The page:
U.S. top official for Fossil Energy visited Norway to strengthen carbon capture cooperation

Steven Winberg, Assistant Secretary for Fossil Energy in the US Department of Energy (DoE), visited Technology Centre Mongstad (TCM) on Friday 14. February to learn about the new unit for testing emerging carbon capture technologies. The US Department of Energy (US DoE) has long partnered with US companies to test their technologies at TCM in Norway.

TCM is currently the world’s largest and most advanced plant for testing of carbon capture technologies. The technology centre has invested more than USD 3 million in a new test site that will allow testing of new emerging carbon capture technologies. The expansion will be completed in 2020.

The test centre at Mongstad currently consist of two industrial scale facilities with liquid based technologies. The two main technology suppliers for the planned full-scale carbon capture projects in Norway, Norcem Brevik and Fortum Oslo Varme, have tested and developed their technologies at TCM.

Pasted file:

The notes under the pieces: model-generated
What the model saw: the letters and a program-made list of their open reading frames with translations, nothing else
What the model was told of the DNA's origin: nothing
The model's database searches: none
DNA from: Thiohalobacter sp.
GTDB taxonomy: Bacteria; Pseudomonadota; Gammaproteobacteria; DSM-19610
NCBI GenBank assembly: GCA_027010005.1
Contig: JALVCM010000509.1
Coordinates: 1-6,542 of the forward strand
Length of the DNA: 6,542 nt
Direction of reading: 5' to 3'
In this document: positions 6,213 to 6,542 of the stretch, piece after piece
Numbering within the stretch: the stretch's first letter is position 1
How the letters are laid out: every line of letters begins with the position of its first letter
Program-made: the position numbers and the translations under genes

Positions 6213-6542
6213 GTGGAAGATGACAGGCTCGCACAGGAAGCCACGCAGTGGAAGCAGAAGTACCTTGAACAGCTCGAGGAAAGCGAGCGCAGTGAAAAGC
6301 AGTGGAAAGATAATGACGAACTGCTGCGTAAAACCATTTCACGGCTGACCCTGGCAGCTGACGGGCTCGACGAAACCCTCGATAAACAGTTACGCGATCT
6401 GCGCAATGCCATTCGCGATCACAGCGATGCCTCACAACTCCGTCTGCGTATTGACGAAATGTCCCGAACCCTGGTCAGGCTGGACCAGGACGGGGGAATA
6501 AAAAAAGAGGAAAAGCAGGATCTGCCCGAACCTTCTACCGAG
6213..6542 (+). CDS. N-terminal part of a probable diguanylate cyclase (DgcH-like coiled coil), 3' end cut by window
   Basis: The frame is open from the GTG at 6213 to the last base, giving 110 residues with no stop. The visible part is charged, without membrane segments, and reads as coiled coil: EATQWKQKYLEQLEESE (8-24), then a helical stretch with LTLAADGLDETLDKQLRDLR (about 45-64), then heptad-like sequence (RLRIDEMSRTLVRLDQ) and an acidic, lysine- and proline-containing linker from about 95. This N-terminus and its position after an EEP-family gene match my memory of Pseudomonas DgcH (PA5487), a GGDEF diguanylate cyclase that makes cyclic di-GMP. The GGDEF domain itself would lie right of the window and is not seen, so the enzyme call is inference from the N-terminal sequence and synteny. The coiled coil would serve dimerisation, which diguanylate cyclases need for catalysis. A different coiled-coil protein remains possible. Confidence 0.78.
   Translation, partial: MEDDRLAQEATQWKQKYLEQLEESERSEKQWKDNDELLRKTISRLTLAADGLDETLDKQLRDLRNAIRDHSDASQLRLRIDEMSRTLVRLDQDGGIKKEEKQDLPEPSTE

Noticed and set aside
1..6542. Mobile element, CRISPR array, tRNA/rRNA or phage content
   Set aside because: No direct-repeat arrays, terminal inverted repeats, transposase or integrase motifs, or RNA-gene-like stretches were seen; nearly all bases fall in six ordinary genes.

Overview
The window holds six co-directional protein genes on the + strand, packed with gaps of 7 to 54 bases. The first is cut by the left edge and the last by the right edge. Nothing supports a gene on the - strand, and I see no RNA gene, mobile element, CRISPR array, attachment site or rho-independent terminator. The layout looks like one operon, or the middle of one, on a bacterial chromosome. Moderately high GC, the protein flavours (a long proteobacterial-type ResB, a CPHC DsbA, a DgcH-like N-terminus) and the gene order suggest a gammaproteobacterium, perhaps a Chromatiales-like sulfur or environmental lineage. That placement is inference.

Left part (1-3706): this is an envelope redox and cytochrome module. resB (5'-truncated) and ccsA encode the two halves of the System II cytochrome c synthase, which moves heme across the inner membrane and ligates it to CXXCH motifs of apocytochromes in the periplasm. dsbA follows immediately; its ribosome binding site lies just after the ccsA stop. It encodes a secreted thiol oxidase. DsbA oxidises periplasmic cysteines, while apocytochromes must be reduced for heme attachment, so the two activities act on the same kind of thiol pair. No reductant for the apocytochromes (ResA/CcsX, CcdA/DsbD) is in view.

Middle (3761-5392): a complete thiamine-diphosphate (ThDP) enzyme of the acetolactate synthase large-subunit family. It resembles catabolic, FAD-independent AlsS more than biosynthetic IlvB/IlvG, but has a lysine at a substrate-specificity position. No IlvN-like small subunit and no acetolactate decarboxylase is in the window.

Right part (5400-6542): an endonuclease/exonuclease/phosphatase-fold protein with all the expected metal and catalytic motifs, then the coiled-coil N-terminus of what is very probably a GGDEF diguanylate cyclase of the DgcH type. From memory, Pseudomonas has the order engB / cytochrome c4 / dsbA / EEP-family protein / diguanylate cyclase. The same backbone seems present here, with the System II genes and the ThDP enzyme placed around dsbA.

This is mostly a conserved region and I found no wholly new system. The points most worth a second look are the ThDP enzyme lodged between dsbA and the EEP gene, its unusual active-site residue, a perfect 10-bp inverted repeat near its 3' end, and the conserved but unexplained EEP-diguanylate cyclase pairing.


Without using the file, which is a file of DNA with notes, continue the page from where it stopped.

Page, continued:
The new site allows for testing of emerging technologies such as membranes or absorbents (solid materials binding with CO2).

“TCM has a unique scale and flexibility in terms of ability to simulate real-world conditions for post-combustion capture and to test a multitude of different mature and emerging technologies in a cost-effective manner, so that they are ready for international deployment,” said State Secretary of the Norwegian Ministry of Petroleum and Energy, Odd Emil Ingebrigtsen, who accompanied his US colleague during the TCM visit.

Strengthens relations to the United States

In total, eight US technologies are either already tested or are currently scheduled at TCM. Since 2018, DOE has funded six US companies for testing at TCM. ION Clean Energy and Fluor Corporation have already successfully completed their testing. In addition, Membrane Technology & Research (MTR) and TDA Research have signed agreements to conduct testing at the new site for emerging technologies at TCM in 2020.

In 2004, the governments of Norway and the United States signed a bilateral cooperation agreement in the energy sector, which included carbon capture. The US Department of Energy has been working very closely with TCM since the plant started in 2012.

“The IEA has stated carbon capture is an essential piece of any effort to reduce carbon emission significantly and the energy transition. USA and Norway have a long and storied partnership that will only continue to grow” said Winberg.